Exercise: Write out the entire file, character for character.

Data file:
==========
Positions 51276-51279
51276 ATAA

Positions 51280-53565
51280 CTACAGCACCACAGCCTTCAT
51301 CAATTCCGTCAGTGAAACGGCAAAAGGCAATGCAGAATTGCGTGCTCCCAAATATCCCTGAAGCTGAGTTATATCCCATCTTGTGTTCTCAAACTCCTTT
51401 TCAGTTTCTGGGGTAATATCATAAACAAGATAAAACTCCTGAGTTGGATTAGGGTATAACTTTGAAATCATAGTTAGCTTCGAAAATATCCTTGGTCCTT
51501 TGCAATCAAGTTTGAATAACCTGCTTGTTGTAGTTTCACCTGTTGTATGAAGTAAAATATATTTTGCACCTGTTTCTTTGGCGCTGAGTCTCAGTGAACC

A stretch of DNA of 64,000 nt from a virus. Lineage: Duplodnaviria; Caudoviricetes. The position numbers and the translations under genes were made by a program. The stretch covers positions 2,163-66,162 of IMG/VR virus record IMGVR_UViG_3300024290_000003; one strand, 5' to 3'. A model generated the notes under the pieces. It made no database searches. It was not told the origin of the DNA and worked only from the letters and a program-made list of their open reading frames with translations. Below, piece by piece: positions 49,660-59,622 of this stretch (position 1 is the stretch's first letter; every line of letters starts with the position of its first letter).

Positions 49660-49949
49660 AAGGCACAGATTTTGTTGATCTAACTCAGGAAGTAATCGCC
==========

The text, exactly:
Positions 51276-51279
51276 ATAA

Positions 51280-53565
51280 CTACAGCACCACAGCCTTCAT
51301 CAATTCCGTCAGTGAAACGGCAAAAGGCAATGCAGAATTGCGTGCTCCCAAATATCCCTGAAGCTGAGTTATATCCCATCTTGTGTTCTCAAACTCCTTT
51401 TCAGTTTCTGGGGTAATATCATAAACAAGATAAAACTCCTGAGTTGGATTAGGGTATAACTTTGAAATCATAGTTAGCTTCGAAAATATCCTTGGTCCTT
51501 TGCAATCAAGTTTGAATAACCTGCTTGTTGTAGTTTCACCTGTTGTATGAAGTAAAATATATTTTGCACCTGTTTCTTTGGCGCTGAGTCTCAGTGAACC

A stretch of DNA of 64,000 nt from a virus. Lineage: Duplodnaviria; Caudoviricetes. The position numbers and the translations under genes were made by a program. The stretch covers positions 2,163-66,162 of IMG/VR virus record IMGVR_UViG_3300024290_000003; one strand, 5' to 3'. A model generated the notes under the pieces. It made no database searches. It was not told the origin of the DNA and worked only from the letters and a program-made list of their open reading frames with translations. Below, piece by piece: positions 49,660-59,622 of this stretch (position 1 is the stretch's first letter; every line of letters starts with the position of its first letter).

Positions 49660-49949
49660 AAGGCACAGATTTTGTTGATCTAACTCAGGAAGTAATCGCC